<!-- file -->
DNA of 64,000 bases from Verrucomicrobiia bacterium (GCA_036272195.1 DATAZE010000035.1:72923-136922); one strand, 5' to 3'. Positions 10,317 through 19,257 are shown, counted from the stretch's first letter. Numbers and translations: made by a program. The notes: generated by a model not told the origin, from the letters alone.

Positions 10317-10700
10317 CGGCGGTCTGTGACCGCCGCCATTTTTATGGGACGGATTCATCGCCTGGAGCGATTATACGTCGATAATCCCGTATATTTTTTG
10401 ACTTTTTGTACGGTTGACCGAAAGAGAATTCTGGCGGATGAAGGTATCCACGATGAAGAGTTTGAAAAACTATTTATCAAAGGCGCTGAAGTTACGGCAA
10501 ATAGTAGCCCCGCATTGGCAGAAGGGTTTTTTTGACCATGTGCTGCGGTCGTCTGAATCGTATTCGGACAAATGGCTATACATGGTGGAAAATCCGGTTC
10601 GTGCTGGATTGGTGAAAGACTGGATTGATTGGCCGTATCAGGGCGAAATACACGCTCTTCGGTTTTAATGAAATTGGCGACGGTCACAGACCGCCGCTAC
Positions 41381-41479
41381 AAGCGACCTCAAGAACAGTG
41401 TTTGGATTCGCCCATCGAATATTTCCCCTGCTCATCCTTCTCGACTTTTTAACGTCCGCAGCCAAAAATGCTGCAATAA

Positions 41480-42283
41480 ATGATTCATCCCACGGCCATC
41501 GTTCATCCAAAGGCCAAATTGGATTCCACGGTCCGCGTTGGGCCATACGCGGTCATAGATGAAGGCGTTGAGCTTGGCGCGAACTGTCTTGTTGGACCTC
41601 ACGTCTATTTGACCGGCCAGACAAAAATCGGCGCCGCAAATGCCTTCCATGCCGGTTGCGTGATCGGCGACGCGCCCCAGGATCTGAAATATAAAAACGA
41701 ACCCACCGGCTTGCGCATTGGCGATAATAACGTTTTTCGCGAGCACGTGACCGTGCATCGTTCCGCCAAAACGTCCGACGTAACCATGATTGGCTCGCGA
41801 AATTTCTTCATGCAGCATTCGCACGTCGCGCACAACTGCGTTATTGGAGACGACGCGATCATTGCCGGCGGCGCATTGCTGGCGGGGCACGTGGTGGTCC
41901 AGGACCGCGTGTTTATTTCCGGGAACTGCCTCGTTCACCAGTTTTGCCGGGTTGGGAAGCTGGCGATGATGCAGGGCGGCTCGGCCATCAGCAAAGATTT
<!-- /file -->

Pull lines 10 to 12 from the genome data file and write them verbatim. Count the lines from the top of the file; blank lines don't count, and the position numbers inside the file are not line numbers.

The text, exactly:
Positions 41480-42283
41480 ATGATTCATCCCACGGCCATC
41501 GTTCATCCAAAGGCCAAATTGGATTCCACGGTCCGCGTTGGGCCATACGCGGTCATAGATGAAGGCGTTGAGCTTGGCGCGAACTGTCTTGTTGGACCTC